Mike Dubberly of Fox 6
Duberly says the college games are great, with the big-time atmosphere, but high school football in Alabama is also a sight to behold.

“There’s so much passion, from top to bottom, from the smallest schools to the biggest schools,” he said. “You can really feel it, I think more so sometimes with the smaller schools. Some of the bigger schools get a little spoiled with the amount of coverage they get and the smaller schools can be more appreciative.”

Dubberly, who played high school football in Jacksonville, FL said he enjoys seeing true amateurs play with heartfelt effort.

“High school is where a kid who has some heart can get a chance to play,” he said. “It’s great to see a kid like that lay it on the line.”

The show is all about Mom’s and Dad’s and kids, Karle says.

“I think it’s what separates the Birmingham market from other places,” he said. “And not to sound like Nick Saban or anything, but when we execute, I believe it is a very good show, and it is very rewarding.”

Writer’s Note:
To say that Rick Karle had a casual attitude about letting me sit in on for the Sideline production would be both true and false. He was an excellent host, laid back and quite candid. But it’s not all fun and games. You can tell he puts a lot of effort into his job.

On a typical football Friday, he does a 6 a.m. and midday broadcast, then tapes a segment with Paul Finebaum before anchoring Sideline, which runs past 11 p.m.

By the way, what does the F-Baum think of Karle?

“Easily, the hardest working and most competent person I’ve ever worked with in broadcasting. An absolute perfectionist. He misses nothing. Just brilliant,” Finebaum said.

Karle on Finebaum?

“Paul has gotten a lot better on the TV end. He is such a smart and cerebral guy…he learns fast. A lot of people ask me before we go in, “What should I say?” But I can bounce anything off of Paul and he has a quick response.”

When I interviewed Paul Finebaum a couple of years ago for a piece in the Hoover Gazette, I asked him about his relationship with other people in the media. Karle was the only person F-Baum mentioned with much fondness.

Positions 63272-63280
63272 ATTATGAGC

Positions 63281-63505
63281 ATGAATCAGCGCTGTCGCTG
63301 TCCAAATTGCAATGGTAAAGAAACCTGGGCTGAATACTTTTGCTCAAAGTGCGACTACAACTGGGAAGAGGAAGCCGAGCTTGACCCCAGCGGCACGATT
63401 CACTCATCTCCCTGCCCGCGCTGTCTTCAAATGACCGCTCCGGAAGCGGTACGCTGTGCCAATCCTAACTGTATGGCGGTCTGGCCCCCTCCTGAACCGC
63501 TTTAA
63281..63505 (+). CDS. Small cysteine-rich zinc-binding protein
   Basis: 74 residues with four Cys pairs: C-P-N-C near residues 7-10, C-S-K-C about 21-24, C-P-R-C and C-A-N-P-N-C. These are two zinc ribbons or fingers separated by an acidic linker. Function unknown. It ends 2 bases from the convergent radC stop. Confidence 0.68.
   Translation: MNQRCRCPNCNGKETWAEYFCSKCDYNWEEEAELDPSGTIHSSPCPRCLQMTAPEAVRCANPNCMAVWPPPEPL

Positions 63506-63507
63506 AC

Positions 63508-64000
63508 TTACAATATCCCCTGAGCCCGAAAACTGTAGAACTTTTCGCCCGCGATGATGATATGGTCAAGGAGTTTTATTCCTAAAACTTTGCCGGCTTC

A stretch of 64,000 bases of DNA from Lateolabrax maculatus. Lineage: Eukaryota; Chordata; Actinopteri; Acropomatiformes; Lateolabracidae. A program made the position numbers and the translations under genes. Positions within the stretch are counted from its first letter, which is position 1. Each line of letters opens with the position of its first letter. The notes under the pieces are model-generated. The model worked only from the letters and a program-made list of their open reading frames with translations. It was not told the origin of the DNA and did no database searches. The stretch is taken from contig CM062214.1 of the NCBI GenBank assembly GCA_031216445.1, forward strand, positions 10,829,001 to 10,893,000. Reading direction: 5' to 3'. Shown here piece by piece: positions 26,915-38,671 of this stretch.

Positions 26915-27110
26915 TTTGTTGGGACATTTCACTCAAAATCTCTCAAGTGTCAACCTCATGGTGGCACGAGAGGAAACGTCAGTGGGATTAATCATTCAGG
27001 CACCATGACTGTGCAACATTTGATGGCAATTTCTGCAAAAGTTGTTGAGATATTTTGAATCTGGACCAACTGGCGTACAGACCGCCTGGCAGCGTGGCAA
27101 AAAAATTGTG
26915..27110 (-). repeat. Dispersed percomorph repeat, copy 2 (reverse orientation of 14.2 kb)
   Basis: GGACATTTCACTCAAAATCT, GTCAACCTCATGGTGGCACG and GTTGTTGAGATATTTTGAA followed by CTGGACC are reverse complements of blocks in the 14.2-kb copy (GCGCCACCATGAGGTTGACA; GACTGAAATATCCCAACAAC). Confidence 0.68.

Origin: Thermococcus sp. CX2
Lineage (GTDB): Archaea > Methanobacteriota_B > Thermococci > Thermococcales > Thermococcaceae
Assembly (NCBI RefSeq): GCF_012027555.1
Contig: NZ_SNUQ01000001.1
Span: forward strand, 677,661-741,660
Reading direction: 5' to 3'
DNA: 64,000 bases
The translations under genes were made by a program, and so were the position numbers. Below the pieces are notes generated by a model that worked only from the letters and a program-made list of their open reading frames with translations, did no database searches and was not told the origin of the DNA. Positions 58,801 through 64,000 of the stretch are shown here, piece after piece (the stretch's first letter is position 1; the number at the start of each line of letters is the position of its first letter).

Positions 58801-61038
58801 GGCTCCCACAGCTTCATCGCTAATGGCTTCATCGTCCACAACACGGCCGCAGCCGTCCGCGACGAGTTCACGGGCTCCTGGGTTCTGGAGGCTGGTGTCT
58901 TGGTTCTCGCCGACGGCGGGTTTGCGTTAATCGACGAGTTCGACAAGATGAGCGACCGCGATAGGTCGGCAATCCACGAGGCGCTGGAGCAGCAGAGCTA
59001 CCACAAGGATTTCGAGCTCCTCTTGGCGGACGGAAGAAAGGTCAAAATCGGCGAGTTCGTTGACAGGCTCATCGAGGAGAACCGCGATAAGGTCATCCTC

“I would say Paul is my buddy,” Karle said. “But we don’t hang out and go to dinner or anything. Paul is kind of unusual…well, not unusual, he’s just his own guy…I think a lot of really intelligent cerebral people are that way.”

A guy who has been around 20 years in this market has a lot of stories to tell. Karle called the first Baron’s game featuring Michael Jordan, for instance.

He’s covered Super Bowls and been to Wimbeldon. But he seems to focus very intently on the task at hand, which is why, I suppose, he’s lasted so long.

I asked both Karle and Dubberly whether they would enjoy attending sporting events as a pure fan.

“It’s a great job, but as far as watching (college) games, I spend most of the second half in a truck (editing tape),” Karle said.

Dubberly said he attended a sporting event with his wife not too long ago and she was disappointed in his apparent lack of enthusiasm.

“It’s not that really,” he said. “But you’re not supposed to cheer as a journalist. It’s been so long, I forgot how to cheer for a team.”

Another back story:
Dubberly was a high school student in Jacksonville when Karle was a 25-year-old cub reporter at the local TV station.

Dubberly came knocking at the studio wanting to learn more about broadcasting. “I was the young guy at the station so the manager had me give him the tour,” Karle said.

Karle once called a fledgling all-sports network in Bristol, Connecticut inquiring about a job.

“They told me they already had an anchor named Chris Berman,” he said.

NOTE: more photographs in the Gallery